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China Produces its First Neutron Beams

Sep 04, 2017     Email"> PrintText Size

 

Engineers debug a neutron instrument for the China Spallation Neutron Source (CSNS) in Dongguan, south China's Guangdong Province, Sept. 1, 2017. According to a press conference held by the Institute of High Energy Physics of Chinese Academy of Sciences in Dongguan Friday, a neutron beam was successfully obtained at the CSNS for the first time on Aug. 28, 2017, which marks the completion of the main construction and the start of the test operation phase for the CSNS project, a national large scientific facility. The project should be fully completed and open to domestic and overseas users by 2018 as scheduled. (Xinhua/Jin Liwang)

China has become the latest country to create neutron beams-which can examine subatomic materials without damaging their structure-an advance expected to lead to new discoveries in material science, clean energy and medicine.

The beams were first produced on Aug 28 at the China Spallation Neutron Source in Dongguan, Guangdong province, making China the fourth country in the world, after the United States, United Kingdom and Japan, to have a neutron beam source.

"This is a major milestone for Chinese scientists. The lab will help us solve some of the nation's most difficult scientific issues," said Chen Hesheng, an academician of the Chinese Academy of Sciences and the manager of the project.

"It will also help the Guangdong-Hong Kong-Macao Greater Bay Area to upgrade its industries and support their high-end scientific research and development," Chen said.

The China Spallation Neutron Source cost 1.87 billion yuan ($280 million) and took around six and a half years to build. It will be fully operational next year and Chinese scientists from more than 70 projects and 22 universities have applied to use it. The facility would also be open to foreign researchers, he said.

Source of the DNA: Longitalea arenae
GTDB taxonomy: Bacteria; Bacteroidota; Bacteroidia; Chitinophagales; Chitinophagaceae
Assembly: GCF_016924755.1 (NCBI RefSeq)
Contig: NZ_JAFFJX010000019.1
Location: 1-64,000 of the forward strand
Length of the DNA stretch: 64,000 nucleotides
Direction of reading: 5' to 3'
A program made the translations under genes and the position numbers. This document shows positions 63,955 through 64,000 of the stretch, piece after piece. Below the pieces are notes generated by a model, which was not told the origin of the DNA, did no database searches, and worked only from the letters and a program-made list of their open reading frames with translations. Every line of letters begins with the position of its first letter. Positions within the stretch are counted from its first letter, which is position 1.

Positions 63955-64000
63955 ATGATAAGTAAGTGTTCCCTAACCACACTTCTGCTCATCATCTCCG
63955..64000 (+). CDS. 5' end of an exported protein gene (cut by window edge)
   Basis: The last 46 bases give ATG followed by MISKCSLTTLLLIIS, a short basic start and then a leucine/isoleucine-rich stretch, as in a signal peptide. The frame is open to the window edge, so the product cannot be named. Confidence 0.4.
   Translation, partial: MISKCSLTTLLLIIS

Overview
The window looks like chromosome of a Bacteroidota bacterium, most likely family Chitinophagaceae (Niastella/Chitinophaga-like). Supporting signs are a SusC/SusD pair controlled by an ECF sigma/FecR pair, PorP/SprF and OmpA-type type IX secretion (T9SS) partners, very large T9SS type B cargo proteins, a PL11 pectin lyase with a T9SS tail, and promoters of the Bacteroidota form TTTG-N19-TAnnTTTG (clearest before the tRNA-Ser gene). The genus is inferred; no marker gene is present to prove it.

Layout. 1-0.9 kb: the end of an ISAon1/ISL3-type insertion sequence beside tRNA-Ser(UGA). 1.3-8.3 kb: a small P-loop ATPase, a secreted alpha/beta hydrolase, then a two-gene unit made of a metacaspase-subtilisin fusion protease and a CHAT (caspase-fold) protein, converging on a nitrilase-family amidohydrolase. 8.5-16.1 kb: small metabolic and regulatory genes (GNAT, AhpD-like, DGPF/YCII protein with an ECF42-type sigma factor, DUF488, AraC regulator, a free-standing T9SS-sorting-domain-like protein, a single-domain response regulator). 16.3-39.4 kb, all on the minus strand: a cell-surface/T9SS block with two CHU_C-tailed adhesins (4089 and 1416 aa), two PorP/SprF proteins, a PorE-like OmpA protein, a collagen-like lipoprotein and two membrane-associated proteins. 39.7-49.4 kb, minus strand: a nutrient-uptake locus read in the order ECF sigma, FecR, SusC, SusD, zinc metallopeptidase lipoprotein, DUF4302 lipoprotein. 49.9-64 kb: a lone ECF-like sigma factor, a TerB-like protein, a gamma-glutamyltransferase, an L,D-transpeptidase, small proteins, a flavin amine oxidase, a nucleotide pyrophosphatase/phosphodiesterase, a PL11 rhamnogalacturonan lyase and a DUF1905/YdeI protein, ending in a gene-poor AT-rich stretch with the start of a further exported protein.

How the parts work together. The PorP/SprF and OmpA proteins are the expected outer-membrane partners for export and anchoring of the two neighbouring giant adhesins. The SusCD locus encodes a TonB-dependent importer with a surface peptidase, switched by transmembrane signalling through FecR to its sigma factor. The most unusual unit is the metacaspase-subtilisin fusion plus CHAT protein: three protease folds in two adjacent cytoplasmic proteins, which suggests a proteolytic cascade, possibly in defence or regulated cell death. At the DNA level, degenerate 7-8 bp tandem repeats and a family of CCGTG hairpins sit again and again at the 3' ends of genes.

Neutrons and protons are found at the nucleus, or the core of an atom-the basic building block of materials. While protons have a positive charge, neutrons have no electric charge, and have strong penetrative capability.

As a result, unlike X-rays, whose ionized radiation can rip through the atomic structures of biomaterials like proteins, neutron rays can just pass through the material without damaging the structures, Chen said.

However, some neutrons will hit the atomic nucleus in the material and "bounce" harmlessly away at an angle in a phenomenon called neutron scattering, hence creating the "spallation". Using detectors, scientists can count these scattered neutrons, measure their energies and the angles at which they scatter, and map their final positions.

This way, scientists can glean details about the nature of the examined materials-from its atomic arrangement to movements.

"This will help scientists discover new chemical mechanisms for producing clean energy, new material for more powerful electronics, or create stronger and more durable material for engines," Chen said.

Another promising application is creating new therapies to treat tumors that are difficult to operate on by hand, such as brain tumors, said Fu Shinian, a researcher at the academy's Institute of High Energy Physics.

The Boron Neutron Capture Therapy takes advantage of boron's properties to accurately latch onto cancer cells. Then doctors can shine neutron beams at the tumor, triggering the boron to kill the cancer cells while leaving surrounding cells intact, Fu said.

Despite these promising applications, creating neutron beams is no easy task. In China's neutron source, scientists have to accelerate a group of protons close to the speed of light, use them to smash into a target tungsten block, and knock the neutrons out of the target's atomic nucleus.

Then these neutrons are "sucked" into various branches and channeled into different lab equipment for research, said Chen. All of the equipment used to generate the neutron beams is more than a dozen meters underground, trapping the tiny amount of harmful radiation created in the process.

China's neutron source will be free to the public, only collecting a small fee from companies with special needs. (China Daily)

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(Editor: CHEN Na)

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